Delacroix also boldly proclaimed the idea of a revolution of the whole people, without distinction between the poor and the rich, because it was a rebellion against the despotism of an authoritarian ruler.
At the right end of the canvas we see a student with two pistols. Few people know that this boy is the prototype of Gavroche in “Les Miserables” by Victor Hugo.
Many dead people are also depicted on the canvas – an allusion to the high cost of any rebellion. Among those who volunteered for self-sacrifice as rebels, there are also innocent citizens. One of the dead is a man in a nightgown. He was killed in his sleep. Artistic accents such as a sock and bloodstained shirt heighten the sense of tragedy.
In general, we have before us an epoch-making work of art, which hides within itself a lot of philosophy about revolution as a means of changing power. The canvas recreates the pathos of the angry people, in its full variety.
But, about the author of the popular work himself: Eugène Delacroix (fr. Ferdinand Victor Eugène Delacroix): He is one of the most significant representatives of romanticism worldwide.
He was born on April 26, 1798 in South-Eastern France, in the family of Charles Delacroix – a civil servant, ambassador to the Netherlands and Minister of Foreign Affairs of France, who died in 1805 as Prefect of Bordeaux. The mother is a lady from a prominent family of furniture makers who created the interiors in the homes of many French kings and aristocrats, and Eugene is the fourth child in the distinguished family.
His parents are educated and artistic people who raise their children with love, but little Eugene experiences several life-threatening accidents: As a baby, he almost dies in a fire after his nanny accidentally drops a burning candle in his crib. He gets away with scars on his body that remain with him for life. Another time one of the housemaids, assigned to take him to a ship, dropped him into the sea, and he was narrowly saved from drowning.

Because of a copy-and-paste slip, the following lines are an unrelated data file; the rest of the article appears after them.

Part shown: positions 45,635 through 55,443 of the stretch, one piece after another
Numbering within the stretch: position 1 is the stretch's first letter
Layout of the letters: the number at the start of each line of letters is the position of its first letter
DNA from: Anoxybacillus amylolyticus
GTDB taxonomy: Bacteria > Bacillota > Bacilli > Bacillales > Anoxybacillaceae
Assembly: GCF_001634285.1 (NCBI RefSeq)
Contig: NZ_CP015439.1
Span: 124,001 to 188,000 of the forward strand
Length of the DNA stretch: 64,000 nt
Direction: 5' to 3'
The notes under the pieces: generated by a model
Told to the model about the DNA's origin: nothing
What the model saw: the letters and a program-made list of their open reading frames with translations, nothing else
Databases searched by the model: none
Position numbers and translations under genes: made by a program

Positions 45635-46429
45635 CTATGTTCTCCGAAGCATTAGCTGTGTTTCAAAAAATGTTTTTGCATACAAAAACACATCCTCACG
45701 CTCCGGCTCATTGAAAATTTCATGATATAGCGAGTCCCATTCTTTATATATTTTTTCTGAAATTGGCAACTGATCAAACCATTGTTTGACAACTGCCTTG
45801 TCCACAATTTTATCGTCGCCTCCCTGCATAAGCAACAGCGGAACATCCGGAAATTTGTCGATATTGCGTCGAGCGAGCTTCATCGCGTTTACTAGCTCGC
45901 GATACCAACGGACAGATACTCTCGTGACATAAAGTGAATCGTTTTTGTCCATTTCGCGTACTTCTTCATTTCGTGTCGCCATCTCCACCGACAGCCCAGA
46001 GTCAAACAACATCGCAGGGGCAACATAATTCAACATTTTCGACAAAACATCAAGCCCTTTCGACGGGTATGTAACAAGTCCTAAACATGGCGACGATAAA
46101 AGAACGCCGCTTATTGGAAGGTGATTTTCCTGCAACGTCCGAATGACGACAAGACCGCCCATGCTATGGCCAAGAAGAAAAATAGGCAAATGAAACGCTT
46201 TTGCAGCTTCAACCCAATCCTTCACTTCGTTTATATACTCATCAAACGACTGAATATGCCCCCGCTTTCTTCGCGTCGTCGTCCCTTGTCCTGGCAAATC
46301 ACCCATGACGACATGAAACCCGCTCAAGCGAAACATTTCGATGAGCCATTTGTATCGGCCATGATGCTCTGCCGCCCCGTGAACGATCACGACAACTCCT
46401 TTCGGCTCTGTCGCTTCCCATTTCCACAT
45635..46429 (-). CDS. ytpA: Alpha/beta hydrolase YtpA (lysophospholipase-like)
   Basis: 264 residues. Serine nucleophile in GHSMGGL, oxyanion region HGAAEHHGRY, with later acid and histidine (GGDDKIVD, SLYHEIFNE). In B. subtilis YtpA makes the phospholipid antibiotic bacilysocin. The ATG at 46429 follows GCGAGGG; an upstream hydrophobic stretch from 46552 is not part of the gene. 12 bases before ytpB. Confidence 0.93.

Delacroix’s parents gave him a good education and upbringing. His first painting teachers were Pierre Narcisse Guerin and Jacques-Louis David, but Eugene later chose his own idol for imitation – Peter Paul Rubens (1577 – 1640). At a later stage, Theodore Géricault was also influenced by romanticism in painting. Among his close friends were Chopin and George Sand.
Delacroix debuted at the Paris Salon in 1822 with his painting “Dante and Virgil”, inspired by Dante’s “Divine Comedy”.
In 1824, again at the Salon, he exhibited another painting with a dramatic plot – “Massacre in Chios”, dedicated to the revolt of the Greeks from the island of Chios, suppressed by the Ottomans. On the canvas we see men, women and children huddled together, seeking mercy. Delacroix is a master of psychology – he knows how to recreate the state of mind of his characters.
These two Delacroix paintings look bleak and hopeless. From their names it is clear that Delacroix had an affinity for historical plots and often resorted to literary classics – to episodes described in the works of Shakespeare, Goethe, Byron, Walter Scott, etc.